Six Chronic Health Conditions Seniors Have and How to Identify the Signs

Six Chronic Health Conditions Seniors Have and How to Identify the Signs
Health statistics find that a large number of senior citizens have one chronic health condition. That's alarming. What's more frightening is that many have two or more. Do you know what they are? If your parent had one or more of these chronic conditions, would you be able to identify the early warning signs?

What is a Chronic Health Condition?

A chronic health condition is one that will last at least one year and needs to be treated. Chronic diseases may never go away. Some, such as cancer, may go into remission. These health conditions will limit activities or change how well someone can live independently without any help.

Six Chronic Health Conditions Seniors Face
  • Alzheimer's disease is a form of dementia. It's also a prevalent chronic illness that has no cure. Early warning signs are difficulty with memory that impacts activities. Your parent may forget how to count money or how to get home from the grocery store.
  • More than 54 million adults have arthritis. This type of inflammation hits the joints and causes chronic pain. The pain is a key symptom and can make mobility challenging. Seniors with arthritis may find it hard to grasp and hold an item or cut foods.
  • Diabetes can be type 1 or type 2. Type 2 is more common with senior citizens. The body stops processing insulin and cannot stabilize the blood sugar levels. If sugar levels climb too high or too low, it can impact the health of your heart, kidneys, and eyes.
  • Heart disease takes on different forms. Congestive heart failure is one and occurs when the heart doesn't pump blood in and out of the chambers effectively. Coronary heart failure is another. It occurs when plaque builds up in the arteries of the heart.
  • High blood pressure affects about 33 percent of adults and doesn't have noticeable signs. A healthy blood pressure should be lower than 120/80. Medications can help lower high blood pressure, but diet and exercise are the first steps to take. Untreated high blood pressure increases the risk of having a stroke or developing heart disease.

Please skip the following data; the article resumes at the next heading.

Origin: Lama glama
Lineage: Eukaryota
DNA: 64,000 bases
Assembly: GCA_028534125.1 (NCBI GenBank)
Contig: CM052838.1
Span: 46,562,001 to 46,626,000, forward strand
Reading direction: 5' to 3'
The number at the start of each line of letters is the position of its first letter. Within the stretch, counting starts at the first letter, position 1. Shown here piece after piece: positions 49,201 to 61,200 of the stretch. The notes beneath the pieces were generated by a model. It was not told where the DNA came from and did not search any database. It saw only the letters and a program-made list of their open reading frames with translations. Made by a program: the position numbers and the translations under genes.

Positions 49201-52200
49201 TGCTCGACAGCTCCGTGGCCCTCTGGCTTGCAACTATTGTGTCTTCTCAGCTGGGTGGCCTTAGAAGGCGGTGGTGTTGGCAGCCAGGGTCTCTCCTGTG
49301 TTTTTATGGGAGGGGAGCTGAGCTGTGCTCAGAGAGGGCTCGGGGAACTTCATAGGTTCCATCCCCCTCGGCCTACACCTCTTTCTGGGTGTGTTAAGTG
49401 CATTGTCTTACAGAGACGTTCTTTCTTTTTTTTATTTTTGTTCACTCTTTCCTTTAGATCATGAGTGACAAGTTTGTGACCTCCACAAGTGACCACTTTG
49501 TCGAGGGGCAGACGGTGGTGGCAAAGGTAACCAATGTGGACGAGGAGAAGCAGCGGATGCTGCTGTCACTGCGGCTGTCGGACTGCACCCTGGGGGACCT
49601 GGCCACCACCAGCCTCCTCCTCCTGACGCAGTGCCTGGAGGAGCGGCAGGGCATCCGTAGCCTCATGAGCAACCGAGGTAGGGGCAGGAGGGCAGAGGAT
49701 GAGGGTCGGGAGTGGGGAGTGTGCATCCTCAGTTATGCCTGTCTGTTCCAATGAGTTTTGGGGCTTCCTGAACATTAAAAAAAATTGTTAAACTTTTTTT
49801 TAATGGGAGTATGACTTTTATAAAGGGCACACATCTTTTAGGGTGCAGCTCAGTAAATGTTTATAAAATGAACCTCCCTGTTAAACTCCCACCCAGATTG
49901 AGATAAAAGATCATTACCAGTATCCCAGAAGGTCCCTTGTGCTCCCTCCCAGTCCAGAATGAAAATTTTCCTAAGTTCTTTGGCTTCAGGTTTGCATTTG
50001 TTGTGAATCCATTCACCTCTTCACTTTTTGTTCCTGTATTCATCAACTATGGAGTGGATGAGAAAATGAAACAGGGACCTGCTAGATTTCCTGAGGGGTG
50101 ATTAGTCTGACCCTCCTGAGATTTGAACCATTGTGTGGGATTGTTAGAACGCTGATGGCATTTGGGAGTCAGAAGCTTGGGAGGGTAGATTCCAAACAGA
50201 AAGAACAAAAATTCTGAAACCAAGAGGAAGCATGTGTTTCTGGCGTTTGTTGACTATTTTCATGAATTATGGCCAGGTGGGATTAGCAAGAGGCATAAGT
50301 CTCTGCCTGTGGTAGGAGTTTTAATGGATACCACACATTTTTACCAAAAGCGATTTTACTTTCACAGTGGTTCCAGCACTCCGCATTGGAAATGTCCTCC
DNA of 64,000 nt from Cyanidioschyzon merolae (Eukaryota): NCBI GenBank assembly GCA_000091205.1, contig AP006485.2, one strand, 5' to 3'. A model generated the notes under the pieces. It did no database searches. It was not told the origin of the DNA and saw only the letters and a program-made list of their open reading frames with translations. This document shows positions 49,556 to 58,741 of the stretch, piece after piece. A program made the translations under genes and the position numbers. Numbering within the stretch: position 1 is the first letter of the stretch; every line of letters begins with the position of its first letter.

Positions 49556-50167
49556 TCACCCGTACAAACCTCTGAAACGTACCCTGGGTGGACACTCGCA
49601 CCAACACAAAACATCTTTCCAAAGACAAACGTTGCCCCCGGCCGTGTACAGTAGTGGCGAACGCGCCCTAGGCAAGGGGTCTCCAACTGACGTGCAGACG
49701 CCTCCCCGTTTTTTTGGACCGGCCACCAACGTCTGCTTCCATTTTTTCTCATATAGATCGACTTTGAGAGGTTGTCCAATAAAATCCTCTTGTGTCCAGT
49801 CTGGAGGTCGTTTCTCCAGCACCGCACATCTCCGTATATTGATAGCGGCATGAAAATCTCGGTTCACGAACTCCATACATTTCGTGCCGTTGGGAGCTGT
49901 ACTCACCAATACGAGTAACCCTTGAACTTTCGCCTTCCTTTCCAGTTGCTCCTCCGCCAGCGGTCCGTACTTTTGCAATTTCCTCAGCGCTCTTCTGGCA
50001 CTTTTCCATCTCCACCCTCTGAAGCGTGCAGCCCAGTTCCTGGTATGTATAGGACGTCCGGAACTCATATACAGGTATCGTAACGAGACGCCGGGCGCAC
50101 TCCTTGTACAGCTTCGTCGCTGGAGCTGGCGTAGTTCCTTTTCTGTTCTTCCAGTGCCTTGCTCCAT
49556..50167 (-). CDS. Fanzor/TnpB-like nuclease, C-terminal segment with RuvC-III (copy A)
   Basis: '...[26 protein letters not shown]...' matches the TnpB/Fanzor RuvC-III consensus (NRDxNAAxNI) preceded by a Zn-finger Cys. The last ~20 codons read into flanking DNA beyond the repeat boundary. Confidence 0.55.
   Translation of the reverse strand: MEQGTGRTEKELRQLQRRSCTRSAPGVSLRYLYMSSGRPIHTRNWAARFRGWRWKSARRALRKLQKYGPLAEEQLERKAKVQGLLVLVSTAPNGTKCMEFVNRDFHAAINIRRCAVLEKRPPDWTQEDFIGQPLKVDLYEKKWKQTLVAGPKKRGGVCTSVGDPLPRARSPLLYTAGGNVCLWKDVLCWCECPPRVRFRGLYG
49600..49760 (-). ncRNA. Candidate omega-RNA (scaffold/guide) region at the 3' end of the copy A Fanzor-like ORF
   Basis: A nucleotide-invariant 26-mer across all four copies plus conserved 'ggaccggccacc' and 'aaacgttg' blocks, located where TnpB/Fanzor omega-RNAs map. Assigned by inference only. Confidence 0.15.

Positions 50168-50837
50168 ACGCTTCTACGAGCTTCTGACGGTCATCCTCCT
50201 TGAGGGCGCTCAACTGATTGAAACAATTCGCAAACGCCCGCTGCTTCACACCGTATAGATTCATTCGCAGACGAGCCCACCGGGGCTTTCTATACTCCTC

• The CDC reports that 41 percent of seniors 60 or older are obese. Obesity increases the risk of heart disease, diabetes, Alzheimer's, and other chronic conditions. Diet and exercise are necessary to get one's weight to a healthy level.
When your parent's health is impacted, daily activities may be harder to complete. Senior care services help them complete important tasks like personal care, meals, transportation, and housekeeping. Call a senior care agency to talk about services available to your parents.

If you or an aging loved one are considering senior care in Sugarhouse, UT, contact the caring staff at Interim Healthcare. Call today 801-401-3515.

Author: Michael and Marlena Hawkins, Owners, Interim HealthCare, Salt Lake City, UT 

Interim HealthCare of Salt Lake City has been in business since February 2014, providing in-home personal care and support services that help our elderly and/or disabled neighbors live enriched, safe and independent lives. Our goal is to provide customized care and support services that make it possible for our clients to remain in the comfort of their own homes rather than relocate to an assisted living facility. Interim HealthCare is family owned by Michael and Marlana Hawkins, and is a Veteran Owned Small Business.

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